A colleague and I were discussing recently how we think physicians must have watched the cartoon series Southpark where school counselor Mr. Mackey tells the children about the evils of drugs by endlessly repeating the mantra: "Drugs are bad, OK." Physicians repeat this mantra as: "Overhead is bad, overhead is bad." Since overhead is "bad," it must be reduced. Guess what doctors; it’s not about overhead anymore.
Overhead isn't the enemy
A good deal of disagreeable behavior exhibited within medical practices can be traced back to money – and overhead is an easy target because everyone understands it (and it's always "too high"). As such, instead of concentrating on increasing the practice’s top line (i.e. revenue), most physicians take the easy way out and cut overhead unnecessarily instead in order to prop up practice profits.
I as a consultant should not be able to come in to ANY medical practice and be able to make a recommendation to cut out significant amounts of overhead. By now, practice overhead should be at a manageable level. If I can find overhead reduction opportunities, then management needs to be fired on the spot in my opinion. In today’s declining reimbursement environment, sitting on excess overhead shows a total lack on effective office management. However, if a physician or physicians won’t make the hard decisions necessary to reduce overhead (i.e. the administrator’s ability to reduce overhead is compromised), then he, she, or they need to start whining about practice cash flow and their own compensation.
Recently I did an assessment of a medical group where the overhead was "allegedly too high" and found that a majority of the physicians were in fact producing below the 30th percentile compared to national surveys. Blaming it on the overhead is a typical way of distracting the discussion of production.
My experience is that medical practices with higher overhead generally report higher physician incomes. To paraphrase management guru Tom Peters: Your ability to cut costs is limited, but your ability to increase revenue is unlimited.
Almost any practice in financial trouble can trace it's problems back not to overhead, but rather to problems on the revenue side. Physicians need to focus on negotiating better contracts with payers; they should focus on improving collections; they should focus on learning to code better; they should focus on being more efficient with their time; they should focus on adding other revenue sources. In other words, quit fretting so much about the overhead.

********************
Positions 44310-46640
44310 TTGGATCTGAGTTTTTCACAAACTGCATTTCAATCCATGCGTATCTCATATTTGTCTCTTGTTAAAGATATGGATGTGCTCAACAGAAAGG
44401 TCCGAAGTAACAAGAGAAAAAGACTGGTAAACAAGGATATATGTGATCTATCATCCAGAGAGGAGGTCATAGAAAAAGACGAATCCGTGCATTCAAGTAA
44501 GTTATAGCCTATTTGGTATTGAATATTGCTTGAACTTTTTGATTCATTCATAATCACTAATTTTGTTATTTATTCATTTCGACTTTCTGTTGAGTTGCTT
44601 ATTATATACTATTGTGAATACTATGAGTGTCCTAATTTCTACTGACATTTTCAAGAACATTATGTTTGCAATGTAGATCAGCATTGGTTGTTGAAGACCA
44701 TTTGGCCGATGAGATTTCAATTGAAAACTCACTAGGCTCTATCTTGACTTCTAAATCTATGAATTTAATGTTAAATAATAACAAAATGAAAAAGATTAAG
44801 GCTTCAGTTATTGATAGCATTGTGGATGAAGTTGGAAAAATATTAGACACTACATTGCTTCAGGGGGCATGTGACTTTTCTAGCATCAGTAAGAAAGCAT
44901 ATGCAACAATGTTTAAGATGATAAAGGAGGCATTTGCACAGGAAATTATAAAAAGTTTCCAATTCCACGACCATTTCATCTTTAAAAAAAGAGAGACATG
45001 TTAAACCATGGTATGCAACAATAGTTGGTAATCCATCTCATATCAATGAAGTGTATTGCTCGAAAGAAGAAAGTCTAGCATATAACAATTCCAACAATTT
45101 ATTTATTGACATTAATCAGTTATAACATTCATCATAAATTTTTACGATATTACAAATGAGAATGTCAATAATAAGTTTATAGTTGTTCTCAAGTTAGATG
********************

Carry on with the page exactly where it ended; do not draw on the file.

I regularly ask physicians if they would invest in a new ancillary service that would produce a guaranteed $1 million in revenue with 80% overhead and always find several who say no — the overhead is too high.
Many large, successful enterprises in this country provide a nice return to shareholders by seeking out a pretty modest profit margin. Physicians need to remember this concept. If a service is revenue-positive, it's revenue-positive. Twenty cents on the dollar is better than zero cents on the dollar.
Overhead percentage is the most overrated and overused tool for evaluating medical practices. Overhead percentage doesn't reflect overhead, it reflects the ratio of overhead to revenue. Without looking at both revenue and overhead you get a very much distorted view.
I'll never forget the surgeons and internists we were merging a few years ago. "We can't merge with you," the surgeons said, "your overhead is 60% and ours is only 40%. You're too inefficient." The surgeons got real quiet when I pointed out that, in terms of real dollars, the overhead of the two groups was virtually identical – it was the revenue that was different.
You would expect the procedural nature of a surgical practice to have higher revenue than internists. That's the distortion in looking only at overhead percent – when your revenue goes up, your overhead percent magically goes down even though the overhead didn't change.
An obvious solution
When you pay attention to profit instead of overhead you are looking at the glass half-full, instead of half-empty.
The bottom line for physicians who want to see a better bottom line is to work on the bottom line by negotiating better contracts, terminating poor contracts, exploring joint ventures, improve coding and collection rates, improve office processes, develop services that will generate additional revenue, and look at all other avenues for practice expansion.
In the words: CONCENTRATE ON YOUR TOP LINE – The overhead will take care of itself.